SNAKE (generic name: Cobra)
You don't often see snakes in Portugal, although they are there. I once ran over one in the hills in Sintra and once saw the discarded skin of one at my friend Vanessa's house in the Algarve. A good friend of Isabel's keeps two in a big glass aquarium at home, but they always seem to be sleeping under a rock, so I have never seen them.

Don’t know if a Cobra is also called a cobra.

LIZARD (Lagarto)
Love 'em. They fascinate me, always have done since I discovered them as a kid in Africa. I guess they are just miniature reminders of dinosaurs. Pity we can't hear them roar.

They are aggressive and totally territorial. I have often studied them attacking each other over the rights to bask on a particular stretch of garden wall.

Lizards can be seen almost all over Portugal (not so sure about the colder climes of the Minho and Trás-os-Montes).

There is a wonderful Iberian Wolf reserve at Malveira, just east of Mafra. You can visit them and have a conducted tour.

These animals are fascinating.

If you own a dog you will know how you can develop a very close bond and understanding.

But when you meet a wolf, eye to eye, you know they are checking you out.

Are you a threat?

Are you submissive?

Will you be good to eat?

After I visited I was a sure-fire sucker to be a wolf sponsor, for which I received a lovely photo and regular reports on her condition.

The Ibéria Lynx is endangered, but there are efforts being made to conserve what there is.

On the internet SOSLYNX will give you more news.

Don't expect a rapid response if you email them.....


Especially not in the company of Isabel’s Dad, Marco. Not so long ago you just needed to drop the noun ‘Spain’ into any sentence, at any time in an evening’s social get-together and he would have launched into a five thousand word tirade about THEM.

Today, though he has come to accept that Portugal has been taken over by the Spanish. He told me just before Christmas about a recent poll, part of which I have pasted below.

"A survey from 2006, shows that 28% of the Portuguese think that Portugal and Spain should be one country. 42% of these would put the capital in Madrid and 41% in Lisbon. 96.5% thought that the economy of Portugal would fare better in a union with the economy of Spain and more than a half would accept Juan Carlos I of Spain as head of state.
Note the crisis of Portuguese economy at this moment. A similar survey in Spain, after the Portuguese one, showed that 45,7% think that Portugal and Spain should merge, this support is especially higher in the younger population (18 to 24 years old) and communities near the border with Portugal.
But in Spain only 3.3% would prefer Lisbon as capital, while 80% would prefer Madrid. 43.4% think the country should be known as Espãna/ Espanha (Spain) against 39.4% preferring Iberia."

(Actually Wiki I think you have got the accent in the wrong place. I believe it should be España, not Espãna. Espanha is the Portuguese spelling. – Ed.)

I think that the results are very revealing about national attitudes.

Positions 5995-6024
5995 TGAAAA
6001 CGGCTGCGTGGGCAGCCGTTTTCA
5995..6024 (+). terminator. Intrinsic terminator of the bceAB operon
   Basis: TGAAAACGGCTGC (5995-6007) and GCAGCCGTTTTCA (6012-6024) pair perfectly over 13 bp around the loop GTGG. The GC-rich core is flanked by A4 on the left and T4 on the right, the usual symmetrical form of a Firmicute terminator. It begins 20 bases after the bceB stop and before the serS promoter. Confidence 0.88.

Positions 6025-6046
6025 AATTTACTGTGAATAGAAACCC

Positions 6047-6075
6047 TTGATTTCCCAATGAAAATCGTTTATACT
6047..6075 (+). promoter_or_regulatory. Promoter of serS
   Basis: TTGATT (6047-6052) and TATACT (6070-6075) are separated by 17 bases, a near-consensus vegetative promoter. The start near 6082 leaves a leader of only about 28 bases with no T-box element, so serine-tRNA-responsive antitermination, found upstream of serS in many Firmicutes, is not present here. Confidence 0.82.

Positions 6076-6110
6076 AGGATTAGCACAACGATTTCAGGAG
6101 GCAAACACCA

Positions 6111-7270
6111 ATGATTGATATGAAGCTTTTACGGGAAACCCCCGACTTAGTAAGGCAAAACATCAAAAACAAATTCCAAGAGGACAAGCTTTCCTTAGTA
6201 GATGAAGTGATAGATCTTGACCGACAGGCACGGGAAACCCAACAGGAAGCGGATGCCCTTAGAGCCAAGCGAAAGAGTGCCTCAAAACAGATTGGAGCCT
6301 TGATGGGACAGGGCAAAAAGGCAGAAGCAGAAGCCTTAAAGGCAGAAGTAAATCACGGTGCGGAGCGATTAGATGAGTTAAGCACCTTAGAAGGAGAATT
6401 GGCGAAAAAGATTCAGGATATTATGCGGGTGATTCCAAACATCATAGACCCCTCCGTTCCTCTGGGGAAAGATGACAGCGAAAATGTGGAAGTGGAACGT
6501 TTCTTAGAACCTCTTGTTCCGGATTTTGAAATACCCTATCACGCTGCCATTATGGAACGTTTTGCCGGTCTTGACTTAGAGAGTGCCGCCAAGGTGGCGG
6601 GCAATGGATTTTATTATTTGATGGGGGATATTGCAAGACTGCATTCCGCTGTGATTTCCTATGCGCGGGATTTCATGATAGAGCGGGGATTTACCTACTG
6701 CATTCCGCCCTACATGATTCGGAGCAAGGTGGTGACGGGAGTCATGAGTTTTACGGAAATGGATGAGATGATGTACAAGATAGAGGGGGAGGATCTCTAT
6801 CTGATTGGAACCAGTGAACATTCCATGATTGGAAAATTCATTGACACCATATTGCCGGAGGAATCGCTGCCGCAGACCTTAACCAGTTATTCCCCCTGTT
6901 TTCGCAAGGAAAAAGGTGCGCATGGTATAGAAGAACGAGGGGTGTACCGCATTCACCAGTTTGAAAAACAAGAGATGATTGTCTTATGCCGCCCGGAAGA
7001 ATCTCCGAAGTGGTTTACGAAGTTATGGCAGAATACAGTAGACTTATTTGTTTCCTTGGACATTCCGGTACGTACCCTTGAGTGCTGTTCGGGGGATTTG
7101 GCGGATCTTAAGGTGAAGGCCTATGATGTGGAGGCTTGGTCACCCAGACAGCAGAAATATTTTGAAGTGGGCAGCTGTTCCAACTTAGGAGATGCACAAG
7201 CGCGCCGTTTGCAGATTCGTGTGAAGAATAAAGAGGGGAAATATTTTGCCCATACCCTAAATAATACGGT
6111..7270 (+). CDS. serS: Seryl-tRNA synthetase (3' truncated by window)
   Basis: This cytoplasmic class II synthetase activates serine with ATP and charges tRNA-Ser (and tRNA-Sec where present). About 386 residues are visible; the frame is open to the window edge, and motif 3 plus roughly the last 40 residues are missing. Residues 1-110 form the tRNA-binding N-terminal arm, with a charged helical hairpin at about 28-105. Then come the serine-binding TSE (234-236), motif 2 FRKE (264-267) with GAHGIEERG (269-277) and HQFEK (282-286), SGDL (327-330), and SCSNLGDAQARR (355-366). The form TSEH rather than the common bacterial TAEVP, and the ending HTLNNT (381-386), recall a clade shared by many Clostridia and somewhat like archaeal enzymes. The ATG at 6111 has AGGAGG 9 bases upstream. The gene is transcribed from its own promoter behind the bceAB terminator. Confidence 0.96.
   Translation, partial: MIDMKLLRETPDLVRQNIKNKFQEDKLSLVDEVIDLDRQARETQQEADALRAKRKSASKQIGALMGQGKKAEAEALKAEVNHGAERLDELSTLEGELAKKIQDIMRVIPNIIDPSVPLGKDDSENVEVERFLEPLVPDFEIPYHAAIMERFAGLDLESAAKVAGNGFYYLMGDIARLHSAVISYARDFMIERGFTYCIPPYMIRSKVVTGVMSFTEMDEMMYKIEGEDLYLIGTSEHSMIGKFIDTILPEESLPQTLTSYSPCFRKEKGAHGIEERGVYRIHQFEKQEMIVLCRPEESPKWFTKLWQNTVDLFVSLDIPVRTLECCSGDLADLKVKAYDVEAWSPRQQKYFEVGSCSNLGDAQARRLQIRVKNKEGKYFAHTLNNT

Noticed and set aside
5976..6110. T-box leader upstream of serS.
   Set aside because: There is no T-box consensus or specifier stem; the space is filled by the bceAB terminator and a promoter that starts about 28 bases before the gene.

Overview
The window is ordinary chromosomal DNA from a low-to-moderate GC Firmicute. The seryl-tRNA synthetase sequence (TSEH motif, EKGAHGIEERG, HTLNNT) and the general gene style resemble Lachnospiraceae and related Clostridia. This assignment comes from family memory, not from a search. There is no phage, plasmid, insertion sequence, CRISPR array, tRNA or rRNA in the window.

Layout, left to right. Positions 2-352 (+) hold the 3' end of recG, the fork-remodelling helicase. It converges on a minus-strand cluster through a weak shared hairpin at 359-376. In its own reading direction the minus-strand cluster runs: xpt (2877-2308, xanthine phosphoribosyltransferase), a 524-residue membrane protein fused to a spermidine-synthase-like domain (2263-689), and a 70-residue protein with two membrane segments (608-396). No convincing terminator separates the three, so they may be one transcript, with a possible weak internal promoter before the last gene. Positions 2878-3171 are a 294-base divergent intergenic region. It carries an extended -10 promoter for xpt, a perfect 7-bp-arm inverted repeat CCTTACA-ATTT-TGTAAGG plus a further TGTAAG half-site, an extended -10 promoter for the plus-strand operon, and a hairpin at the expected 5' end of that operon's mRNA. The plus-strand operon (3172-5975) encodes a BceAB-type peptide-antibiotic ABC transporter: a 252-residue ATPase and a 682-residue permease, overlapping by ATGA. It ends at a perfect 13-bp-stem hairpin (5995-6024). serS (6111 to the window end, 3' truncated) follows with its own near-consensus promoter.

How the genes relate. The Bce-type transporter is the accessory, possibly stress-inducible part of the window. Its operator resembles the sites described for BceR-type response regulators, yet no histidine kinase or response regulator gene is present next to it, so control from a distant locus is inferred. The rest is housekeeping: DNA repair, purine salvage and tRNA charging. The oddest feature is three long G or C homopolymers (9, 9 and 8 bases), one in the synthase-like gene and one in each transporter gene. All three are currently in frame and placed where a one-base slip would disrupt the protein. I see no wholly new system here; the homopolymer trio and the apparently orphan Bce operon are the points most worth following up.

The Spanish are go-ahead, dynamic and want to re-conquer the world.

The Portuguese (who are a nation just waiting to be conquered again) just lie there and take it.

A better name might be a combination of the two country’s names, bearing in mind that Spain is approximately six times bigger, in all respects.

How about Espangal?

The flag could be two stars - one big one and one tiny little one lazily orbiting around it, surrounded by lots of other stars (the number of states currently in the EU)....


What on earth does Morocco have to do with a book on being Portuguese-ish?

Actually, quite a lot.

Of course, by now you are aware that the Moors were in Portugal until 1139, having reigned there since the eighth century.

And they left behind much of their culture: agriculture, maths, navigation, the arts, crafts, fruit, vegetables and cooking.

To say nothing of its language, attitude and genes. (I worked with a copywriter at McNaff’s who possessed an ancient dictionary he had found at a market, which demonstrated the thousands of Arabic words still currently in use in the Portuguese language.)

An expression we would often hear in Morocco would be ‘Enchala’ (God Willing, or As Promised.); the Portuguese today still can be heard to utter ‘Oxala.’

The Portuguese are not good at revealing their historical Arabic roots, whereas stepping just two feet into Spain and it is evidently a national pride. (In fact, the Portuguese don’t seem to be too good at displaying any of their roots. What, weren’t the Phoenicians and the Romans good enough for them?)

In fact the Oportoense readily scoff and call anyone originating anywhere from Lisbon down to the Algarve ‘Os Mouros’ (The Moors.) and sometimes ‘Os Morenos.’ (Dark-skinned.)

I know and have seen many, many Portuguese with dark skin and hooknoses, who would easily pass for being an Arab - all they lack is the robes and the sandals.

But, I’m not so sure how many Portuguese could readily pass for being Roman.

Although it is said that if you see a Portuguese with grey eyes and a long, thin nose, they probably have Phoenician genes. (I have seen quite a few.)

In the year 2000, Isabel and I decided to take a holiday in Morocco, but when I first proposed the idea, her response was, "Ooh, I’d love to go, but I’m so scared of them. I don’t like the way they look and I’ve heard that foreign women on holiday there, are often abducted and end up in a harem, never being heard of again."

O.K. I had a very scary experience when I was there on holiday in 1986, when a young Arab youth had threatened to slit my throat.

But that could happen anywhere..couldn’t it?

After much discussion between Isabel and me, we eventually decided to take the trip and duly booked our flights.